Inside each of us is a story to tell.
Is “Someday, I’d like to write a book” a statement you’ve made? If so, this blog is written in the hope that your “someday” will be closer to today.
For me, the highlight of 2022 has been the release of my book “Get Organized Digitally!: The Educator’s Guide to Time Management.” Every step of the way, Evernote was close by, making sure no idea was lost and no deadline was missed.
It all starts with an idea
Ask an author about the idea that began a book. You’ll likely hear about some event that sparked the idea. And that’s the key. A book starts with an idea. The problem is ideas come at the most random times and in random places. If we’re not careful, that good idea slips away.
An example of a note to collect ideas as they come to you.
Create a notebook
If you have an idea for a book, go to Evernote and create a notebook. That “book” could even be a master’s thesis or doctoral dissertation. Create a note inside that notebook and pour your ideas into it. You’ll refine it later…but you can’t refine something you don’t have.
An example of organizing the flow of your work in a note.
Here’s how Evernote Expert Dave Edwards organizes his draft in Evernote:
“I begin by setting up a stack that will eventually contain all of my research as well as my first draft. I begin by preparing a rough outline of the book. I then conduct my research based on that outline. All of it goes into a ‘research’ folder in that stack. Once I have all of my research I begin tagging all of the research with the likely chapters where the information will fit.” — Dave Edwards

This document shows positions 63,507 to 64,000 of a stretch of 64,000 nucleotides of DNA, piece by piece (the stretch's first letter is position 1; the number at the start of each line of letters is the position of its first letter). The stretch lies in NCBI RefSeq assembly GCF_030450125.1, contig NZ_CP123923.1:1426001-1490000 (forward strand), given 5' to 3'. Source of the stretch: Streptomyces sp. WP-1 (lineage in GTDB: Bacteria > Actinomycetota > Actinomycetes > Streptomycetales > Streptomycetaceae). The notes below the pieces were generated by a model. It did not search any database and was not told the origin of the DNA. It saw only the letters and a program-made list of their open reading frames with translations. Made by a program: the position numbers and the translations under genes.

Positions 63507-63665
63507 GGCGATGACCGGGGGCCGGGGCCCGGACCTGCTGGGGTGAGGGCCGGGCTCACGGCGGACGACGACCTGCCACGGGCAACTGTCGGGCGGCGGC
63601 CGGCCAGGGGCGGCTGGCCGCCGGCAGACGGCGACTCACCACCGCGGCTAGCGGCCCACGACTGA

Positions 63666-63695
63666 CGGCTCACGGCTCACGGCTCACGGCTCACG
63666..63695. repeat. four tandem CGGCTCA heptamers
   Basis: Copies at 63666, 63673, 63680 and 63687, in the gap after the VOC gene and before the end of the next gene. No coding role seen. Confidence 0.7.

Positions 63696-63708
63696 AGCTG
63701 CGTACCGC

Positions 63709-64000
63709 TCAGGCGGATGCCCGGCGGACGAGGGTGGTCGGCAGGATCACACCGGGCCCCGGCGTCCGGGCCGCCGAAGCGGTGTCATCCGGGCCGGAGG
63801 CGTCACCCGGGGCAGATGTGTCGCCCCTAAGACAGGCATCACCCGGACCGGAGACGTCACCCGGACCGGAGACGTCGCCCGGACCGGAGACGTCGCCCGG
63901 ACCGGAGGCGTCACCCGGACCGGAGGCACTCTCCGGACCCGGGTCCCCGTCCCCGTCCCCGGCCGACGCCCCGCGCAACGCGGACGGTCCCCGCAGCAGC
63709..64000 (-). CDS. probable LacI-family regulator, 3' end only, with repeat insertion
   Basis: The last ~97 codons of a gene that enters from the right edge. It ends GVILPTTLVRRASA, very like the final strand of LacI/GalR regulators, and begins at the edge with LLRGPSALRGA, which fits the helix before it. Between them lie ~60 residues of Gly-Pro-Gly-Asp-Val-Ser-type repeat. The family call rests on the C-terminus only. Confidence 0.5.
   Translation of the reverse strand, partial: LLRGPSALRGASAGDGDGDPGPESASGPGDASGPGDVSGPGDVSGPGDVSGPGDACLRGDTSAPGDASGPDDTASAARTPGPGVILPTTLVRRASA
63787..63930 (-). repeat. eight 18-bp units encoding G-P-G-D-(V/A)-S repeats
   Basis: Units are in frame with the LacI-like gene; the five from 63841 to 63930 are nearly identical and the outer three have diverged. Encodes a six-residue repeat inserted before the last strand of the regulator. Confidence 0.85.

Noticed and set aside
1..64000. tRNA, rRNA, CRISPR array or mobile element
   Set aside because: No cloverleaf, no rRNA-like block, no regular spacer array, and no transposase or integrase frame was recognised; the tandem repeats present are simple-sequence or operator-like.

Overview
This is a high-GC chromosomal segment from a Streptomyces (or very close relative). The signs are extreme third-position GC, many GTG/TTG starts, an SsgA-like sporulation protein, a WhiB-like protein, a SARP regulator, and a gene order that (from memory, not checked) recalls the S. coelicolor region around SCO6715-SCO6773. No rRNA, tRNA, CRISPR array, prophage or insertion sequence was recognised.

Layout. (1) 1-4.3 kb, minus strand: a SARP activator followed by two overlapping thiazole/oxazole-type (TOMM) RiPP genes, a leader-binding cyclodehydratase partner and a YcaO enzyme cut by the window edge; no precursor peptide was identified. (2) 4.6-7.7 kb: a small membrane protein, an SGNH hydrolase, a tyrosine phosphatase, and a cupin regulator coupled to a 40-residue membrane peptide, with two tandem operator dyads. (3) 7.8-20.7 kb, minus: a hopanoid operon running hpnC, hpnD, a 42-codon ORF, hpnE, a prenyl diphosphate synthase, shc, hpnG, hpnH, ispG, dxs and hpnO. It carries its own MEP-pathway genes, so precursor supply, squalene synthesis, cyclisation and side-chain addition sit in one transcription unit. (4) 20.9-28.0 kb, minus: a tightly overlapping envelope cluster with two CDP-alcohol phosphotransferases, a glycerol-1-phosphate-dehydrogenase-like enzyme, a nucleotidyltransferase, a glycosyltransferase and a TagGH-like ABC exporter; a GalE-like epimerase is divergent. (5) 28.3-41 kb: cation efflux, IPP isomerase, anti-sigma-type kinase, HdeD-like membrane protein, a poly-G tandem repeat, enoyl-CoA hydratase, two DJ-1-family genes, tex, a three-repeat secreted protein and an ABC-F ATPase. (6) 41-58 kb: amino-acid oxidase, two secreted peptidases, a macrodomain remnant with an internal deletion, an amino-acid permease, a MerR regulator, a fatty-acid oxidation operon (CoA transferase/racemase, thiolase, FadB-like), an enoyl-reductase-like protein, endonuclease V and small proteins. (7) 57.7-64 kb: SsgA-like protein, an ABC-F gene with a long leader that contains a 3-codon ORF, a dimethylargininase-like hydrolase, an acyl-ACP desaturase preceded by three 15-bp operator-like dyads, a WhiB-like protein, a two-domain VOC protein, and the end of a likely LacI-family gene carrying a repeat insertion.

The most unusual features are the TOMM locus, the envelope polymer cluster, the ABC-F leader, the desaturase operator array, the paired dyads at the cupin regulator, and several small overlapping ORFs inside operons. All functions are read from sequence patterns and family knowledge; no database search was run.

From ideas to polished prose
Nobody sits down at a blank screen and just starts writing a book—at least nobody I know. Ideas come at random times and in random places.
In the “old days,” an author might keep a good supply of index cards at hand. A new idea meant pulling out a blank card and putting that idea on it. Put the cards in order, and there’s the foundation for the book.
In Evernote, create a note for each chapter you foresee. As ideas come, open the appropriate note and add the idea. Using voice input is especially easy. Open the note on your phone, tap the microphone key on the keyboard, and start talking.
What about images?
I learned with my first book that images are created separately from the text of the book. In the finished manuscript you submit, you’ll have notations such this: <Insert Figure 5.3 about here.>